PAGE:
The investigators identified all individuals who filled a prescription for an antipsychotic (index date). Other inclusion criteria were continuous medical and prescription drug benefit coverage for 180 days before the index date, no evidence of cancer or palliative care, and at least 1 opioid prescription filled within 14 days preceding the index date. Antipsychotics were classified as sedating (eg, chlorpromazine, clozapine, olanzapine, and quetiapine) and nonsedating (eg, aripiprazole, haloperidol, lurasidone, risperidone, and ziprasidone) based on histamine-1 receptor affinity (Ki < or ≥20, respectively).
The primary outcome measure was emergency department visit or hospitalization due to an overdose even within 30 days of the index date. Patients were followed until the occurrence of the outcome, death, end of the study, or 30 days, whichever came first. Szmulewicz et al compared baseline characteristics between patients receiving opioids and sedating versus nonsedating antipsychotics using propensity score matching. Incidence rates (IRs) and their 95% confidence intervals (CIs) were calculated for each exposure group. Hazard ratios (HRs) and 95% CIs were estimated with Cox proportional hazard models.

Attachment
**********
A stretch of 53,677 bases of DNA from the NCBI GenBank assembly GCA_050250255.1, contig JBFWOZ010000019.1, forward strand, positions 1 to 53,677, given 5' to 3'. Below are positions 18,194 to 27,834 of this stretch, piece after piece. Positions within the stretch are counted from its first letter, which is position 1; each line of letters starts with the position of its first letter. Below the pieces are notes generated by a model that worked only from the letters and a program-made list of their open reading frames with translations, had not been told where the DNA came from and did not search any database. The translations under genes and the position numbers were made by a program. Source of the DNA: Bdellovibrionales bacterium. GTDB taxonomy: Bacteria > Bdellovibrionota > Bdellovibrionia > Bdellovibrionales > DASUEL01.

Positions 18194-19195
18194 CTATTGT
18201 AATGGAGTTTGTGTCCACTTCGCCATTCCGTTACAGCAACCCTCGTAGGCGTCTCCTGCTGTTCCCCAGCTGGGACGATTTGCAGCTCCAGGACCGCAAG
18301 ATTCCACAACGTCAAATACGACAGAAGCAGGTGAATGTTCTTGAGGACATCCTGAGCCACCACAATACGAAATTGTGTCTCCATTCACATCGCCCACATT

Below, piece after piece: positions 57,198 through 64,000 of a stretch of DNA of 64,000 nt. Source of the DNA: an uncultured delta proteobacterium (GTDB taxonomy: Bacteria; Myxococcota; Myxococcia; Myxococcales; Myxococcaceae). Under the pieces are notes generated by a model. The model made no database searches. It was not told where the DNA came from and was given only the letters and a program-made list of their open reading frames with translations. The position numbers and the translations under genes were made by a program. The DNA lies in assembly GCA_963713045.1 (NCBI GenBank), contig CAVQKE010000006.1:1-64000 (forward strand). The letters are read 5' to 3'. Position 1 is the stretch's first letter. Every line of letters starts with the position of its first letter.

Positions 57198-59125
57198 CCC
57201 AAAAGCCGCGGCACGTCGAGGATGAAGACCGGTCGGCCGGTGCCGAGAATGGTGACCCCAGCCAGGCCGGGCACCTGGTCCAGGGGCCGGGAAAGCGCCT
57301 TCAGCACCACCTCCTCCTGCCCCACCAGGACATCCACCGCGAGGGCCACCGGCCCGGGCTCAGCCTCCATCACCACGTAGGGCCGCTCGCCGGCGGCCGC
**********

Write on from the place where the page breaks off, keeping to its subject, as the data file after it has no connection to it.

After 1:1 propensity score matching, the cohort consisted of 62,604 patients newly exposed to a sedating antipsychotic plus opioids (“exposed”) and an equal number of patients newly exposed to a nonsedating antipsychotic plus opioids (“referent”). Mean patient age was 50, and 33% of the cohort was male. The most commonly prescribed opioids were hydrocodone, oxycodone, tramadol, and buprenorphine. The IR of overdose was 35 events per 1000 person-years in the exposed group, and 26 events per 1000 person-years in the referent group, corresponding to an adjust HR of 1.34 (95% CI 1.07-1.68). In sensitivity analyses, there was evidence for a dose-response relationship based on antipsychotic dosage. Findings were consistent across a number of other sensitivity and subgroup analyses.